Ken Q.
Well, I guess I'll be the lone dissenter in saying that we won't be watching this series. The primary reason is that we believe the 2nd commandment expressly forbids representing God (the Father, Son, or Holy Spirit) in any form (i.e. actors, voice-overs, pictures etc.). That would exclude all the episodes where God speaks, and of course all the ones where Jesus is portrayed by an actor. Next, transferring the Bible to another format does not give us the freedom to add or remove from God's Word. At best that makes movies and series like these historical fiction.
Scott Gillis

Thank you for your comment. We certainly understand and appreciate your concern about 2nd commandment. As replied to Jill (above), the second commandment forbids "graven images" of God, for it is idolatry to worship a created object rather than the creator, the one true God, but perhaps another reason is that no image in any form could fully reflect God's glory. When God became incarnate in the form of Jesus, God took on the image of fallen man. Jesus retained that image after the resurrection, and that glorified body will be retained when he returns and we see him face-to-face. Just like there has been a long tradition to portray Jesus through the arts in a respectful manner, it seems reasonable for the producers to portray the human likeness of Jesus.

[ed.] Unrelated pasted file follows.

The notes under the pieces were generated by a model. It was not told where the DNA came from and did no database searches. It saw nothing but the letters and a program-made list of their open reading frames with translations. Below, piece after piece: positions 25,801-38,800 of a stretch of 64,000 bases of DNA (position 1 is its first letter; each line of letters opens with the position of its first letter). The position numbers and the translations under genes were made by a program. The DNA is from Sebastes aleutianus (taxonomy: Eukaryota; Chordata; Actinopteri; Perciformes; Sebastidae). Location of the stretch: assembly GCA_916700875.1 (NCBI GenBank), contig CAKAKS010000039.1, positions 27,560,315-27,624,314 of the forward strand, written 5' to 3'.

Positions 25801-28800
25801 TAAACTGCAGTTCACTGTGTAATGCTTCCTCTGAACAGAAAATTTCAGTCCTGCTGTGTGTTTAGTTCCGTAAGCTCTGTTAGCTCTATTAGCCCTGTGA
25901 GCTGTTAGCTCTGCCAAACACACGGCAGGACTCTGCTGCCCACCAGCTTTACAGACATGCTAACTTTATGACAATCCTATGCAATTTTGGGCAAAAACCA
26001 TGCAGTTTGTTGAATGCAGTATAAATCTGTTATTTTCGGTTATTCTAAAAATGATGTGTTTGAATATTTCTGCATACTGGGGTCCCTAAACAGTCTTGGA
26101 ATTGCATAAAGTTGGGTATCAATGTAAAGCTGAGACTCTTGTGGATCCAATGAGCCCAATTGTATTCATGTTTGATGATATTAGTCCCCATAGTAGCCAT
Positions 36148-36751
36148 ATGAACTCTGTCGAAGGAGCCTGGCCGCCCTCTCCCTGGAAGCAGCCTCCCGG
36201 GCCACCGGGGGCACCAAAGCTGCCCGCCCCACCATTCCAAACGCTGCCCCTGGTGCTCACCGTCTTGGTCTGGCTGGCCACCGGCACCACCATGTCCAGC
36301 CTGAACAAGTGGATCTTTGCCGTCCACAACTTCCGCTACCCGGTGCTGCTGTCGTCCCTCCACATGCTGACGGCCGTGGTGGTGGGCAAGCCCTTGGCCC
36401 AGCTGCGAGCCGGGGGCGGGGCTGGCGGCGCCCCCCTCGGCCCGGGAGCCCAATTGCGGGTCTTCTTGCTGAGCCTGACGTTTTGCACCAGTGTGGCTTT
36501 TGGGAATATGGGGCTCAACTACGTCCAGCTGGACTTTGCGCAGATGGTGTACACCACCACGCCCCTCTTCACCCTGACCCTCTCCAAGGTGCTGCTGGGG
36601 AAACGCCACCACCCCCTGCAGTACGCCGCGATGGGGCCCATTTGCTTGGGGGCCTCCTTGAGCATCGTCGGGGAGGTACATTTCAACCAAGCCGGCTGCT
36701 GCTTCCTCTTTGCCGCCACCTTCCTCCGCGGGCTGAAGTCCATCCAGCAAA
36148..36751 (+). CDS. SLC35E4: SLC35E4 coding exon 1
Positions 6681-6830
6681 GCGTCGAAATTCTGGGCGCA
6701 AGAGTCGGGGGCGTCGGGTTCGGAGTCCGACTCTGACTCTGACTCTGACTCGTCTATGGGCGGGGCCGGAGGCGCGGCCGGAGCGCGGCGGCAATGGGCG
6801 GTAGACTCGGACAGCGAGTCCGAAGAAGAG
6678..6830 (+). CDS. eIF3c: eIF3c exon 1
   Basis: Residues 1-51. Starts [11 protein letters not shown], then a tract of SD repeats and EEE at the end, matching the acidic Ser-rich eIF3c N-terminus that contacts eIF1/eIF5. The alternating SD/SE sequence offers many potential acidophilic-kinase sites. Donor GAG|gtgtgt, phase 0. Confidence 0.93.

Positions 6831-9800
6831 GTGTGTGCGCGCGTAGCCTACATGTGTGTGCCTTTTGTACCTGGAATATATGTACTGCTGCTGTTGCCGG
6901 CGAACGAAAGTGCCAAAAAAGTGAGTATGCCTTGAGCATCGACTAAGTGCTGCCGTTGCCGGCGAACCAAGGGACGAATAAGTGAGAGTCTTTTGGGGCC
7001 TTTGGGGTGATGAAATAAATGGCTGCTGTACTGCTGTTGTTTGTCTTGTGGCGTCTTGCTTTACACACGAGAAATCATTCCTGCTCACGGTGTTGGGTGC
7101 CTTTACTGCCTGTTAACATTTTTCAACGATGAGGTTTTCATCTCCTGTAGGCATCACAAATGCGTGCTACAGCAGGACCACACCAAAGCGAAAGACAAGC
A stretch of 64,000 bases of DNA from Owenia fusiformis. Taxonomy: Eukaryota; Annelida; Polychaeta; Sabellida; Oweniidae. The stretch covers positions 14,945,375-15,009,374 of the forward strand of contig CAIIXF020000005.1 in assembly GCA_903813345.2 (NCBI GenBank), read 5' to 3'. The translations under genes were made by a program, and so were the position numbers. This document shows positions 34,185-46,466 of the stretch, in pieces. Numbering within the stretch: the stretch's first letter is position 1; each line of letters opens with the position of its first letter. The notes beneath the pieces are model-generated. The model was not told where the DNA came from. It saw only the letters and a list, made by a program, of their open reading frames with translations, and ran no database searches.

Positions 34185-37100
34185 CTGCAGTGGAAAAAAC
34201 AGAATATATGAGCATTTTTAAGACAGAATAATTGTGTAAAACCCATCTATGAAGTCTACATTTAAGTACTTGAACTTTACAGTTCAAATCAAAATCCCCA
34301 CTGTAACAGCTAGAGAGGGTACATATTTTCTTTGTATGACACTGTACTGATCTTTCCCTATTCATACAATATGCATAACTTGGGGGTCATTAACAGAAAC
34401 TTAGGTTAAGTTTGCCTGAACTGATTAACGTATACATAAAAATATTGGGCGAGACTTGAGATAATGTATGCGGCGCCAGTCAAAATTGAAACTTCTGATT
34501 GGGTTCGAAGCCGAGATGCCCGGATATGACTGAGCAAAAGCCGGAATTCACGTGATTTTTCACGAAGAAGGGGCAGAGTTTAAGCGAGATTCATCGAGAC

Dale H.
I wonder if the series will stay true with the Bible on a literal 6 days of creation, and tie our 7 day week to this fact? How much of Creation Week is covered in the show? I can see this being a huge sore spot if indeed the producers went with it, the amount of secular criticism as a result would be huge im sure.
Scott Gillis

Thanks for your inquiry. Actually, the creation portion of the film is only a minute or two in length. As discussed in our review, the story is narrated by Noah while on the ark, which reinforces the oral tradition that was passed down to him, and subsequent generations. Although the sequence is very short, the narration mentions Day1, Day 2, etc., and no mention of millions of years or eons is implied, a refreshing departure from what would be expected. No, the 7 day week is not covered in this context.